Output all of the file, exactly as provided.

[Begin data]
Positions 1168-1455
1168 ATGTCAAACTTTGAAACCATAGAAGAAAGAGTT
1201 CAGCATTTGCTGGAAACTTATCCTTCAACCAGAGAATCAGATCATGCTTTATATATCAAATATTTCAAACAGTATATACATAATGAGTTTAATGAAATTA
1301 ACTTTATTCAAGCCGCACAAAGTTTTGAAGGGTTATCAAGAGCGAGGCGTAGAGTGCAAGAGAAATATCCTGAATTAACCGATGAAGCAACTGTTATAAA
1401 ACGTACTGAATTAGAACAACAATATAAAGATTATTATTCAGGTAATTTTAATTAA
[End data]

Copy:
Positions 1168-1455
1168 ATGTCAAACTTTGAAACCATAGAAGAAAGAGTT
1201 CAGCATTTGCTGGAAACTTATCCTTCAACCAGAGAATCAGATCATGCTTTATATATCAAATATTTCAAACAGTATATACATAATGAGTTTAATGAAATTA
1301 ACTTTATTCAAGCCGCACAAAGTTTTGAAGGGTTATCAAGAGCGAGGCGTAGAGTGCAAGAGAAATATCCTGAATTAACCGATGAAGCAACTGTTATAAA
1401 ACGTACTGAATTAGAACAACAATATAAAGATTATTATTCAGGTAATTTTAATTAA